Unraveling the Myths of “Restore the Delta” Testimony to State Water Board Regarding California WaterFix

Recently, “Restore the Delta” submitted testimony to the State Water Resources Control Board in response to the California WaterFix petition. Below are some facts to counter some of their false claims.

WaterFix has been studied and reviewed for over a decade by the state’s leading scientists, water and environmental experts and represents the only viable plan to protect our water supplies and the Delta.  Failure to act on WaterFix means promoting the status quo – which not only jeopardizes water security for 2/3 of our state but also threatens the very Delta they claim to want to protect.

Below, we dispel some of the myths that opponents continue to perpetuate.

MYTH:  The California WaterFix is out of line with state water policy.

FACT:  In 2009, the California Legislature passed the Delta Reform Act which calls for improved Delta conveyance to provide a more reliable water supply and to protect the Delta Ecosystem, precisely what California WaterFix works to achieve.

Delta Reform Act Section 85004:

  1. The economies of major regions of the state depend on the ability to use water within the Delta watershed or to import water from the Delta watershed. More than two-thirds of the residents of the state and more than two million acres of highly productive farmland receive water exported from the Delta watershed.
  2. Providing a more reliable water supply for the state involves implementation of water use efficiency and conservation projects, wastewater reclamation projects, desalination, and new and improved infrastructure, including water storage and Delta conveyance facilities.

The California WaterFix is completely in line with state water policy as it does not negatively impact water rights, protects existing water rights, will meet water quality standards and better protects threatened and endangered species in the Delta.

MYTH:  Proposed facilities with the California WaterFix represent a “new” water right, not a mere change to existing water rights.

FACT:  The State Water Project Analysis Office’s (SWPAO) testimony clearly shows that WaterFix will be operated consistent with existing water right permits, that the proposed project does not change the diversion rate or season of use permitted under the permits, and the petition and information provided by the Department of Water Resources (DWR) clearly demonstrate that the new points of diversion will not injure other legal users of water or in effect initiate a new water right.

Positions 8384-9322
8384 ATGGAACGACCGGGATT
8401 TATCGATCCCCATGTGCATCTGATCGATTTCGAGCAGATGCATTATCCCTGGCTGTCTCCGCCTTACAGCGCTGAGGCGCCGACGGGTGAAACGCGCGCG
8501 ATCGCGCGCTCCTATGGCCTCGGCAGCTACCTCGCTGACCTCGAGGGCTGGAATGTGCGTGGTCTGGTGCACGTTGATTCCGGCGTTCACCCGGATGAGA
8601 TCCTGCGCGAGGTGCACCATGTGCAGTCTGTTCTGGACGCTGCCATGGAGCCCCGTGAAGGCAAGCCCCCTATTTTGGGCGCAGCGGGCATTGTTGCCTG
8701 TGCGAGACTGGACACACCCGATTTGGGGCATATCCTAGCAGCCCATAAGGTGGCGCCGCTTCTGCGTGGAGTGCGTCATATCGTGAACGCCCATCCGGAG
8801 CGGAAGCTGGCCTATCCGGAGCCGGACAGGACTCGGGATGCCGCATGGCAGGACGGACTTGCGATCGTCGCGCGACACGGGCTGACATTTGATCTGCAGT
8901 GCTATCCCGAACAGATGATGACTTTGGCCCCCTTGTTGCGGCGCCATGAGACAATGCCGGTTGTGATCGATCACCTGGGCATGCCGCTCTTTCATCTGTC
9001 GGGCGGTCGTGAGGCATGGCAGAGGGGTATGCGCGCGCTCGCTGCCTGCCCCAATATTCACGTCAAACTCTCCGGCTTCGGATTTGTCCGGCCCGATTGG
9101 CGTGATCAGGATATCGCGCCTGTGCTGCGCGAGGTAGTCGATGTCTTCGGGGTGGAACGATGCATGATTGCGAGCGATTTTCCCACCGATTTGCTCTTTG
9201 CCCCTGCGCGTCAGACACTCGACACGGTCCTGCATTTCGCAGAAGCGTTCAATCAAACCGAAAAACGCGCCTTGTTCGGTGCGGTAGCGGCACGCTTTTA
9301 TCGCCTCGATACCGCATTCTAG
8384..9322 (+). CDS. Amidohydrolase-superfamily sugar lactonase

Section 5 in The State Water Project Analysis Office’s testimony directly states, “DWR testimony and supporting documentation provide evidence… that the changes requested by DWR and Reclamation in their CWF Petition for Change do not constitute a new water right because the CWF Petition for Change does not include a request to change the source of water, allowable rate of diversion, maximum diversion to storage or season of use.

MYTH:  The California WaterFix would negatively alter water flow and water quality.

FACT:  Section in the Recirculated Draft Environmental Impact Report/Supplemental Draft Environmental Impact Statement (EIR/EIS) reads: “None of the alternatives would modify water deliveries to non-SWP and non-CVP water rights holders, including in-Delta water rights holders.”

WaterFix would operate within standards set by the Water Board and DWR has a proven track record of meeting the Water Board’s Delta water quality standards. When the Water Board establishes new standards, DWR will meet its obligations under them, as has been the case for nearly four decades. Meeting the Water Board’s current and future water quality standards would be easier with the flexibility provided by the dual conveyance.

Furthermore, the WaterFix actually improves reverse flows that hurt native fish. And EcoRestore will restore at least 30,000 acres of critical habitat in the Delta over the next four years. Read the full testimony here.

About Californians for Water Security

CWS is a growing coalition of more than 12,000 California citizens and 180 organizations representing business leaders, labor, family farmers, local governments, water experts, environmentalists, public safety officials, infrastructure groups, taxpayer associations, and others who support the plan to fix California’s broken water distribution system. The Governor’s plan was drafted after nearly a decade of scientific review and analysis by leading water experts and conservationists and has received input from leading scientists and engineers. The coalition is waging an active advertising, grassroots lobbying, social media and public advocacy campaign to support this important project to fix our aging water distribution infrastructure and improve water reliability and security throughout the state.

For more information on Californians for Water Security, visit: www.watersecurityca.com